How do you take your team’s brainstorming session from a rain drizzle to hurricane? Check out part one of how to get the most out of your brainstorming session!
Keep an Open Mind and Atmosphere
Not every team member needs to be a creative genius to be a part of a team brainstorming session. All forms of thinking should be welcome, as long as nobody is stagnating the creativity level. Don’t invite company heavyweights who might inhibit expression or dominate the flow of ideas. Like I mentioned earlier, it is important for everyone to feel comfortable in a brainstorming session. Each team member needs to be open minded. If there is someone who makes you feel judged or makes your ideas feel inferior, maybe it is best if they are left out. Brainstorming sessions need to be kept as positive as possible. If someone has a great idea, tell them! Giving compliments to teammates when they are deserved reassures team members of their value and it also ensures a positive environment.
Make sure everybody participating is on the same page. Start your meeting with the creative brief as well as consumer and industry insights. I think this information is put to best practice when all team members have had the time to brainstorm and prepare on their own time before collaborating in a group setting. Make sure this information is available before the group brainstorming session begins and reiterated at the start. It is important that everybody on the team has an understanding of the client, the industry and the target market. Make sure you have a clear objective to guide your brainstorming session.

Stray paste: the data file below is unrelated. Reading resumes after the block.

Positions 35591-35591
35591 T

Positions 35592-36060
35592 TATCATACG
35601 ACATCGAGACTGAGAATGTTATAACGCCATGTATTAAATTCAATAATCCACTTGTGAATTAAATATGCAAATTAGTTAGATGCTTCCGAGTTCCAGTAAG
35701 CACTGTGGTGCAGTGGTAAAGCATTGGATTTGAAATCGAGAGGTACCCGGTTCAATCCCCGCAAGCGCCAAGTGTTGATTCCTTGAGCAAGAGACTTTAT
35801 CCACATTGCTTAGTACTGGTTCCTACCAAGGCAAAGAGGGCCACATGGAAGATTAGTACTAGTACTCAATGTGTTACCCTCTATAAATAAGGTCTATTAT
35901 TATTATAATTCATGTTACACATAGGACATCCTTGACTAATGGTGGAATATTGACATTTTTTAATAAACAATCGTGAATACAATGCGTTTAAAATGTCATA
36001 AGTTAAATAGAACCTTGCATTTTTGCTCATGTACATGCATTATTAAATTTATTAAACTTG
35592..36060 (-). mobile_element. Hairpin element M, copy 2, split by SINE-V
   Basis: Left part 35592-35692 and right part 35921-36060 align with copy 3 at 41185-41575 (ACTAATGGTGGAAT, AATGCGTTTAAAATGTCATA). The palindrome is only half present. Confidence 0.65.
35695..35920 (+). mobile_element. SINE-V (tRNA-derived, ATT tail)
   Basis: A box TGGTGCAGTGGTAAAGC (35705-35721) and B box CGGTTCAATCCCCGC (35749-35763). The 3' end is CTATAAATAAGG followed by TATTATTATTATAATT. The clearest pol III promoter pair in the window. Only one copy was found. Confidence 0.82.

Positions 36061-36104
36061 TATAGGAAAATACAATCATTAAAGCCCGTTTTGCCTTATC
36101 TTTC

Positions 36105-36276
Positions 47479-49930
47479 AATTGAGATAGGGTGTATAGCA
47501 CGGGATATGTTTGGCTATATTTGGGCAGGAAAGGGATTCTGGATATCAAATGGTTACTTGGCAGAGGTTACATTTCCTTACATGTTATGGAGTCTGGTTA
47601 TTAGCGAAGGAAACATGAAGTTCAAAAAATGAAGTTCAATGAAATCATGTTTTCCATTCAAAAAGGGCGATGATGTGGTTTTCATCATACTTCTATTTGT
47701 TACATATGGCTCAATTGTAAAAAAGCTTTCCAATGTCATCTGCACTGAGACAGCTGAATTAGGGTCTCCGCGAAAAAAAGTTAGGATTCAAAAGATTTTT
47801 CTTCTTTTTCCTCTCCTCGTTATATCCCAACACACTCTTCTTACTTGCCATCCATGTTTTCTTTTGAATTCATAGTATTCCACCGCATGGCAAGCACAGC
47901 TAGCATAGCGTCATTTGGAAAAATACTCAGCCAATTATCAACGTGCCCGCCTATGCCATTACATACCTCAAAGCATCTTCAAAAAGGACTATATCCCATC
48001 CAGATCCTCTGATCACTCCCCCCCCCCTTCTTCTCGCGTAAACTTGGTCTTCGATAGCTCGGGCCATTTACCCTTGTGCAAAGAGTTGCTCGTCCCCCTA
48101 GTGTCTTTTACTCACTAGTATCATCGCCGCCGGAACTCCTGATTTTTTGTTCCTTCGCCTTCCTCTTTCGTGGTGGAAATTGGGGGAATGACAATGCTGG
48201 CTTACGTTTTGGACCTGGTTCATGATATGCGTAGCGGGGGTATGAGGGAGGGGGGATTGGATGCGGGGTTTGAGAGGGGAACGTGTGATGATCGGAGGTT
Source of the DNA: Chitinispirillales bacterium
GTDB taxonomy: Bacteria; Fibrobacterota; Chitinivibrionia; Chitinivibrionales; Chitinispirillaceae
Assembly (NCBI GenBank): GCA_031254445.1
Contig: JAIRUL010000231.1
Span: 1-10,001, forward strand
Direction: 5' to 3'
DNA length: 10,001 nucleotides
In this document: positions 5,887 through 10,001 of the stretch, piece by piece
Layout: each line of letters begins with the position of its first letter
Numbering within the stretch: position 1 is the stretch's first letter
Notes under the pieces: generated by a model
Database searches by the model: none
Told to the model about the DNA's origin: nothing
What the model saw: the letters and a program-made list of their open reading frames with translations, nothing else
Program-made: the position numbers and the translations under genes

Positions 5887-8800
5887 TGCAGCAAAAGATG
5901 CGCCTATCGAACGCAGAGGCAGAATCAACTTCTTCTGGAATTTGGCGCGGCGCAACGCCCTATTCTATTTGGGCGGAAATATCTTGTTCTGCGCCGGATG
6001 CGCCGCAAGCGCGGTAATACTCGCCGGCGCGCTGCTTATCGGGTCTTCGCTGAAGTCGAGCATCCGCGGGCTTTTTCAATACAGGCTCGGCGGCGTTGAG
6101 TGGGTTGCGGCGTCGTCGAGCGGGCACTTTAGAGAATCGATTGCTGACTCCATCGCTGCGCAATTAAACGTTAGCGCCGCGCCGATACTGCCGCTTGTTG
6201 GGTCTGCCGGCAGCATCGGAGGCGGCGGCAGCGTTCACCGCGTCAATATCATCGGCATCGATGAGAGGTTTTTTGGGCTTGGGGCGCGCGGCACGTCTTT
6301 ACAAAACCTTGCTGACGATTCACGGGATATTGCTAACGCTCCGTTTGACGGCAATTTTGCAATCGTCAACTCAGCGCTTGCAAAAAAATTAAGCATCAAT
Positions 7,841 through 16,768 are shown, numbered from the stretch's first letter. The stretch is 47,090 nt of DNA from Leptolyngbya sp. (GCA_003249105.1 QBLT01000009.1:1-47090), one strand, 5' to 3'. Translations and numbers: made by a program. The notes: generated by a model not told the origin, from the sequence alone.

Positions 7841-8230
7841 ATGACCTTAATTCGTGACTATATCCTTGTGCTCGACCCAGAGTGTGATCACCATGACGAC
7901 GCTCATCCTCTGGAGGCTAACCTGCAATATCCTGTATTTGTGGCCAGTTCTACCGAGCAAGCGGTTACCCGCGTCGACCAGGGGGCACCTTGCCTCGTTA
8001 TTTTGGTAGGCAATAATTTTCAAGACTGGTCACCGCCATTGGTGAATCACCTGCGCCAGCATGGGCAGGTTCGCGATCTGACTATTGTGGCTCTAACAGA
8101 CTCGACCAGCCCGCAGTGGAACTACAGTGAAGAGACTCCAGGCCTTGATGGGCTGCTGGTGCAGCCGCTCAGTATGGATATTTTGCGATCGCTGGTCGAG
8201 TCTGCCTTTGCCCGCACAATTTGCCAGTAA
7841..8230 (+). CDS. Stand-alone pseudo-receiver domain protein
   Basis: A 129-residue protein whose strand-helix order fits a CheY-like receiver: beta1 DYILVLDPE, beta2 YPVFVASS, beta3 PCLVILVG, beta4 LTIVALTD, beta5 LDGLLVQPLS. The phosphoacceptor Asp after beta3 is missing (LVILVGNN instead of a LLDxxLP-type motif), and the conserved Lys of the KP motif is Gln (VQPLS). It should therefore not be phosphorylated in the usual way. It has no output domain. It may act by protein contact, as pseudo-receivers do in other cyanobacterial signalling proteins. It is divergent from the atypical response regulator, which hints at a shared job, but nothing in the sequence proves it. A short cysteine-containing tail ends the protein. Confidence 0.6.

Give It Time
Don’t make the campaign concrete until the team has had a day or two to think through the details. Sometimes it takes a while to process everything that the team has discussed. My best ideas come right before bed as I am trying to fall asleep. Sometimes it’s better to sit on an idea instead of forcing it right away.
Write down all of your ideas from the brainstorming session. There are many ways to go about this. You can assign one of the team members to take notes as ideas come. As the team member who is in charge of taking these ideas and putting them into practice, I prefer seeing people’s ideas from their own standpoint. We have different ways of doing this at Candeo Creative. Sometimes we will give each member a dry erase marker to write down all of their ideas on a separate window. Then we collaborate and talk through each idea to formulate the strongest concepts on a separate window. We will then take pictures of each individual thought process as well as the collaborated window with the marked up recipe for a successful campaign. We also utilize our chalkboard wall. We generally start with a main idea and have team members write out their thoughts and ideas that support it as it is brought up in our strategic conversation. Both tactics are good ways to visually see the evolution of ideas and it allows for team members to build off of each other.
No Idea Is Too Crazy
My team members will probably vouch that I have proposed some pretty outlandish and crazy ideas in my time; some of them work very well and some of them are ultimately too over the top. But the reason that some of these seemingly outrageous ideas work is because another team member may be able to build off of that concept and tame it down in a way I would have never thought of. Don’t ever be afraid to say something seemingly too crazy. In my experience, some of the best ideas are conceived from kookiest concepts.
If you are a member of a creative team, this is often the most enjoyable aspect of the job. It allows for creativity to grow in ways that can be much more difficult individually.
How does your team tackle the creative process?